Sabbatarians In Transylvania
This work by Rabbi Samuel Kohn, the Chief Rabbi of Budapest writing in 1894 was published in Hungarian and German. It was never published in English. This English work is a translation from the German by Dr. Thomas McElwain and Bonne Rook of the Netherlands Conference of the Christian Churches of God. The work has a foreword by Wade Cox, Coordinator-General of the Church, which was considered necessary to explain the contextual background of the work, and to isolate some serious errors of fact in the work, which may mislead an uninformed reader.
Bonne Rook also prepared a glossary of terms and the entire work was edited by Wade Cox and published by the church's publishing arm for the commanded Biblical Reading of the Law in 1998 in the USA.
The work is very important to anyone wishing to isolate the early doctrines of the Sabbatarian Church in Transylvania and examine them in comparison with the doctrines of Judaism and also in isolating the errors and the dangers of Judaising within the Sabbath Church. This work shows the original positions and the doctrine of the church at the Reformation and gives an invaluable insight into the forms of worship, the calendar and doctrines of the Sabbath-keeping church at the end of the early Waldensian era.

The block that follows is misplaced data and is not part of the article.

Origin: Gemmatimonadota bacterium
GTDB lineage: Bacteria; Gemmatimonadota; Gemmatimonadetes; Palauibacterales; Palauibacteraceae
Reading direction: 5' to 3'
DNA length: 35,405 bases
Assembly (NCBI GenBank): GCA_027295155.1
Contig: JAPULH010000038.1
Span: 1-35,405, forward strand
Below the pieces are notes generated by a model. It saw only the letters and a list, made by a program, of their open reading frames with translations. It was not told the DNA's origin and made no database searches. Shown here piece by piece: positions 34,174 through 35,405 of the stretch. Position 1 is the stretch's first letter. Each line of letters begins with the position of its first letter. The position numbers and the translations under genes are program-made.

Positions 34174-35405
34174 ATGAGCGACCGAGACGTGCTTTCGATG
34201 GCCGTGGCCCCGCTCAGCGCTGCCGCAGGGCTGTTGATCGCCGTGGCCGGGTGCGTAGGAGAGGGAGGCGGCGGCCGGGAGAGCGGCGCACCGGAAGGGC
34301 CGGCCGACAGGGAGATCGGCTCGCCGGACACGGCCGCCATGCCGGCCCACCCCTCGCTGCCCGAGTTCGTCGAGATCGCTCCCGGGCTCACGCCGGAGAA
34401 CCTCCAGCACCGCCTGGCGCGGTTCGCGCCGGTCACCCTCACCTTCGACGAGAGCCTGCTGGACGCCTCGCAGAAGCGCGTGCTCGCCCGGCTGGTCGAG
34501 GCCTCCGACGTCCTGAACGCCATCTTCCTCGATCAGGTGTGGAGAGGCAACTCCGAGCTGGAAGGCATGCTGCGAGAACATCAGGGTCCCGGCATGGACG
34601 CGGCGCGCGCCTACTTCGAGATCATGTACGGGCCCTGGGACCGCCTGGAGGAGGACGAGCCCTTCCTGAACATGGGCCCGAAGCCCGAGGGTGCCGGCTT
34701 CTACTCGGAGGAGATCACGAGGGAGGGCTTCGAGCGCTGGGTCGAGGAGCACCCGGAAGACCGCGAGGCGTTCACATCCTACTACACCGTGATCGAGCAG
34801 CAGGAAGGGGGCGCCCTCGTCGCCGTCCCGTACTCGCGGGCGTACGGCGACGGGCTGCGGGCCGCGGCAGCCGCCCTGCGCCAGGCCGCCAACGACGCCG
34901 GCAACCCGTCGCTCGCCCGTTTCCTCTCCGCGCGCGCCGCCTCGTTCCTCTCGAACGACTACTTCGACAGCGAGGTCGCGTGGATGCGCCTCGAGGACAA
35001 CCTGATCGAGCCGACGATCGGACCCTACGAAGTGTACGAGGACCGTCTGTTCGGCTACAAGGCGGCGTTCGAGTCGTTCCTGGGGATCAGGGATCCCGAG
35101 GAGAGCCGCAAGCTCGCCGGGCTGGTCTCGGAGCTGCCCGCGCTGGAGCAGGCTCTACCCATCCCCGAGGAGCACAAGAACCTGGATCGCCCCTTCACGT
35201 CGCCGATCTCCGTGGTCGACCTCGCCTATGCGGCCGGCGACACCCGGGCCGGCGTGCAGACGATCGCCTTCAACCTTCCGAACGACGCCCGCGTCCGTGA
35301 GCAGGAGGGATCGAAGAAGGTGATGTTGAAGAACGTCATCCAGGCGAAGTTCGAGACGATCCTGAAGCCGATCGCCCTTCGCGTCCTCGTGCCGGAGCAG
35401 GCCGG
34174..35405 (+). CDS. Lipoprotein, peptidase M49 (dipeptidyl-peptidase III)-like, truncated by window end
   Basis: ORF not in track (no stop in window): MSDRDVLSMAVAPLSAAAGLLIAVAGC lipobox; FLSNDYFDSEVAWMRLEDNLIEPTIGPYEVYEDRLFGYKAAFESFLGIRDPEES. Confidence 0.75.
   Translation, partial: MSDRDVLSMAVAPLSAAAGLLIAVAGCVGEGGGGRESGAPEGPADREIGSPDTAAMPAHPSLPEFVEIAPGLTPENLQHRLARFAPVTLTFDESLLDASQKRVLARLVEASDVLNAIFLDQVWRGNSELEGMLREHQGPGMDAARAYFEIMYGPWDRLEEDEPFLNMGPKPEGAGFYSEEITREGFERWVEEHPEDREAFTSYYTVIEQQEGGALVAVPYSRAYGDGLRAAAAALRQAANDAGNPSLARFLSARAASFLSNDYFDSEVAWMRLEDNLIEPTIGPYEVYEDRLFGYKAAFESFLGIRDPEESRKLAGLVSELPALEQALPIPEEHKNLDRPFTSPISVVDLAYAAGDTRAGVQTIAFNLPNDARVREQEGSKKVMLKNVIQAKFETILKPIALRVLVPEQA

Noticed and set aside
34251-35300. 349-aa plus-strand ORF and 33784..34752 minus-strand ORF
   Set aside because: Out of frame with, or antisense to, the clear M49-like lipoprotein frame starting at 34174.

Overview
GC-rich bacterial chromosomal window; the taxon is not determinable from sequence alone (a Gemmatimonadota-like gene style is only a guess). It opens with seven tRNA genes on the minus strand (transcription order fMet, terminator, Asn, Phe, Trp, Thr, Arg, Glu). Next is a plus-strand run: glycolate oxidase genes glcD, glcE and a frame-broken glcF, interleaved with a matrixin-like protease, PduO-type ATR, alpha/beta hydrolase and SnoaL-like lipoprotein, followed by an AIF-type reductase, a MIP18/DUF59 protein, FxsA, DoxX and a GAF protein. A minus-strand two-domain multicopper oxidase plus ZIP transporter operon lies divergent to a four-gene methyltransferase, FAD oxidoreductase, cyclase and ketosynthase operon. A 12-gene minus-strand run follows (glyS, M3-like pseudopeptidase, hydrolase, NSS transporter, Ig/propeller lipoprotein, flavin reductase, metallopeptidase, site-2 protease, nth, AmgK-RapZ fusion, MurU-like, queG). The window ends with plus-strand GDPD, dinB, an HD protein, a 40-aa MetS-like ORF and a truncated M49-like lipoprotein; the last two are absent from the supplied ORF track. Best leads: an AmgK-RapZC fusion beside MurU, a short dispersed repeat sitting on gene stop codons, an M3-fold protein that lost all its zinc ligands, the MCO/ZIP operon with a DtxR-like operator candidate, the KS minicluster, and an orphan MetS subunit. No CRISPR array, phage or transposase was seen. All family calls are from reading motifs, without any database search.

This work is a must for any professing Sabbath-keeper's library as it provides an insight into the struggles and persecution of the faith during the transition from Catholic to Protestant domination and the influence and fate of the church within the Islamic incursions into Europe. It is most interesting because it is written by a chief rabbi of the area concerned and displays an extraordinary approach. The work is made all the more interesting because of the way the foreword is used to isolate and critically examine the academic approaches involved in the original work. More important to the Sabbatarian faith is the background history given in the foreword that shows the progression of Sabbatarianism from the time of the early church to the time frame of the setting of the book, beginning with the Reformation.